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Long IslandCrime

Joel Rifkin's first victim identified after 24 years

Admitted serial killer Joel Rifkin, of East Meadow,

Admitted serial killer Joel Rifkin, of East Meadow, listens at his arraignment in Mineola on July 15, 1993. Credit: AP

Twenty-four years after Long Island serial killer Joel Rifkin murdered his first victim and left her dismembered body scattered across two New Jersey towns, police say they have finally identified her.

Rifkin's first victim was Heidi Balch, 25, a New York City woman. Rifkin, New York State's most prolific serial killer, left her head at the seventh hole of the Hopewell Valley Golf Club and her legs in Jefferson Township.

"Using DNA evidence, we were able to identify the woman's remains," said Sgt. Brian Polite of the New Jersey State Police Wednesday. The case was hampered by the condition of her body and the fact that her family didn't initially report her missing.

Rifkin, 54, formerly of East Meadow, is serving 203 1/3 years to life in prison. After he was pulled over near Republic Airport in East Farmingdale with the decomposing body of Tiffany Bresciani in the back of his pickup truck, he admitted strangling 16 other women who worked as prostitutes in New York City.

Rifkin told police he had killed Balch in 1989. He has not been charged with Balch's slaying and police have said he probably will not be this long after the fact.

When Rifkin told police about this killing, he said he knew her only as "Susie," and that he dismembered her and knocked out all of her teeth to make identifying her difficult. He dismembered several of his other victims, too, often doing so in his mother's house in East Meadow.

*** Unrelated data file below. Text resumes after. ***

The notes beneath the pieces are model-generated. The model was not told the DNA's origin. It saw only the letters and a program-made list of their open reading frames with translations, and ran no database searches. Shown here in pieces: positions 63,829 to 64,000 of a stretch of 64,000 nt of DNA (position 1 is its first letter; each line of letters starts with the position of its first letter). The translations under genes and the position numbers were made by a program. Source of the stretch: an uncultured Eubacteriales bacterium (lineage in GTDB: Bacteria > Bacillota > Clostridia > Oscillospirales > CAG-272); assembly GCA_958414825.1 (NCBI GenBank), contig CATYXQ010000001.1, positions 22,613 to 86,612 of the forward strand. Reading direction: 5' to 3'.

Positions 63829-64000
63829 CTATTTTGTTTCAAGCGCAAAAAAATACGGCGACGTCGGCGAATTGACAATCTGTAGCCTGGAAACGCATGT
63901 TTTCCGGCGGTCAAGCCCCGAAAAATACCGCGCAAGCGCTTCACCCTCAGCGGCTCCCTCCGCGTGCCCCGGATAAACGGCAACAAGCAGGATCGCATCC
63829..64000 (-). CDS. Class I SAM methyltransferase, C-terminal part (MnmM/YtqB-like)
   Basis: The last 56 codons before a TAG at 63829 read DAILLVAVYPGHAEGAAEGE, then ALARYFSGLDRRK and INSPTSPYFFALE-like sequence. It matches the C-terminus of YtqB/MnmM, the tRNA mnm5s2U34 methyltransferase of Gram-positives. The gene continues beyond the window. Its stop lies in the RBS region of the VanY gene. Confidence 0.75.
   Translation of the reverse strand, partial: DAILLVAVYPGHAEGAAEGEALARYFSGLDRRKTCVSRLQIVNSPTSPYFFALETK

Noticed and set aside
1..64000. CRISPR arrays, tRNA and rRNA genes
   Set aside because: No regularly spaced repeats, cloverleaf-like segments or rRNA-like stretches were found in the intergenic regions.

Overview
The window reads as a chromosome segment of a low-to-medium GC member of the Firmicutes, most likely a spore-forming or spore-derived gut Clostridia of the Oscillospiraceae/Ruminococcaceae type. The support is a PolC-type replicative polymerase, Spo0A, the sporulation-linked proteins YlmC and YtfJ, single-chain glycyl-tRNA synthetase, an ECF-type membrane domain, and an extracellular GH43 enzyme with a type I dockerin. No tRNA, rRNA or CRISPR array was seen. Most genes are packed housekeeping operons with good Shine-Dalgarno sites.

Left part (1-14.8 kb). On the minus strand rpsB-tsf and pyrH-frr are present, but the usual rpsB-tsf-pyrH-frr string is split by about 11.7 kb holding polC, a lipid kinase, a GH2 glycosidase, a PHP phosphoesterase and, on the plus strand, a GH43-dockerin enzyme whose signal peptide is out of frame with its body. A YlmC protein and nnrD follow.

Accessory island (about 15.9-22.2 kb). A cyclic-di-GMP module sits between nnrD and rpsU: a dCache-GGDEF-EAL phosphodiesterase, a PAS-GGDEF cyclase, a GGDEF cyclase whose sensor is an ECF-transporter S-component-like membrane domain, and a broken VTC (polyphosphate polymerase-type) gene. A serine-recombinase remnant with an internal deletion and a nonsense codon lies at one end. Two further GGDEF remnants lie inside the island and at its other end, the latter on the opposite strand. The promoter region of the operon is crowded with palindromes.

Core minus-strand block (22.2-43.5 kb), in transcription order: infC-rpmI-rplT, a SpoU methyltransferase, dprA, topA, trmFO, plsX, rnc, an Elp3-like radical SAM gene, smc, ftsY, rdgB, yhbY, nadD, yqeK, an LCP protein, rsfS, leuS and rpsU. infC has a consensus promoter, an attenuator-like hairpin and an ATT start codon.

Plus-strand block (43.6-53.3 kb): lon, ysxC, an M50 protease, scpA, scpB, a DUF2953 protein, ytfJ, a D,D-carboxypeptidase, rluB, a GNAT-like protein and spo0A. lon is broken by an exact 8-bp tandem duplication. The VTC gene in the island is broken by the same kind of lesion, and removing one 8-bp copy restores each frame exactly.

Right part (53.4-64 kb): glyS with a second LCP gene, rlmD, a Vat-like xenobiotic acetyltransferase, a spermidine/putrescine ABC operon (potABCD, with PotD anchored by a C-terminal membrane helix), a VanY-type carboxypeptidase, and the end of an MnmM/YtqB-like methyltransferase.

Rifkin was convicted of Bresciani's murder in Nassau County, and then pleaded guilty to several other murders in other jurisdictions.

State Police Det. Sgt. Stephen Urbanski said Balch worked as a prostitute in New York City, using several aliases and Social Security numbers.

"It's very rare that you have a story like this," Urbanski said. "The first thing is to ID the body, and then you move on with the investigation, you look at acquaintances and things like that. In this one, the answers were there all along, we just had to put them together."

Urbanski said the search for Balch's killer led to New York, where investigators focused on a prostitute who had assumed the name Susan Spencer -- and about 15 other names. Some of the bogus Social Security numbers she had used were traced to Ohio and Florida, so Urbanski went to those states to check missing persons reports.

Finally, investigators learned the woman had once used the name Heidi Balch, who had been listed as a missing person in New York by her aunt in 2001. Even that discovery was complicated by the revelation that the last sighting of Balch was in 1995, six years after the remains were found on the golf course. Urbanski said it was later revealed Balch's aunt hadn't actually seen her niece, but that someone had mistakenly told her they had seen Heidi.

The big break came this month when Balch's aunt identified her niece from an arrest photo of Susan Spencer. Subsequent DNA tests of Balch's mother and father, who live in Maryland and Florida, respectively, confirmed the identification.

Asked whether the Nassau district attorney would prosecute Rifkin for Balch's death, John Byrne, a DA spokesman said: "It's far too early to comment as to make those determinations. We are still very much in the fact-finding stage."Balch's parents "expressed shock," Urbanski said. "They knew in their hearts something bad had happened to her, but not to this extent. I don't think they ever imagined she was the first victim of Joel Rifkin." Urbanski said state police are in the process of reviewing cases of unidentified bodies found in New Jersey from the time Balch's remains were found up until Rifkin's arrest. With AP

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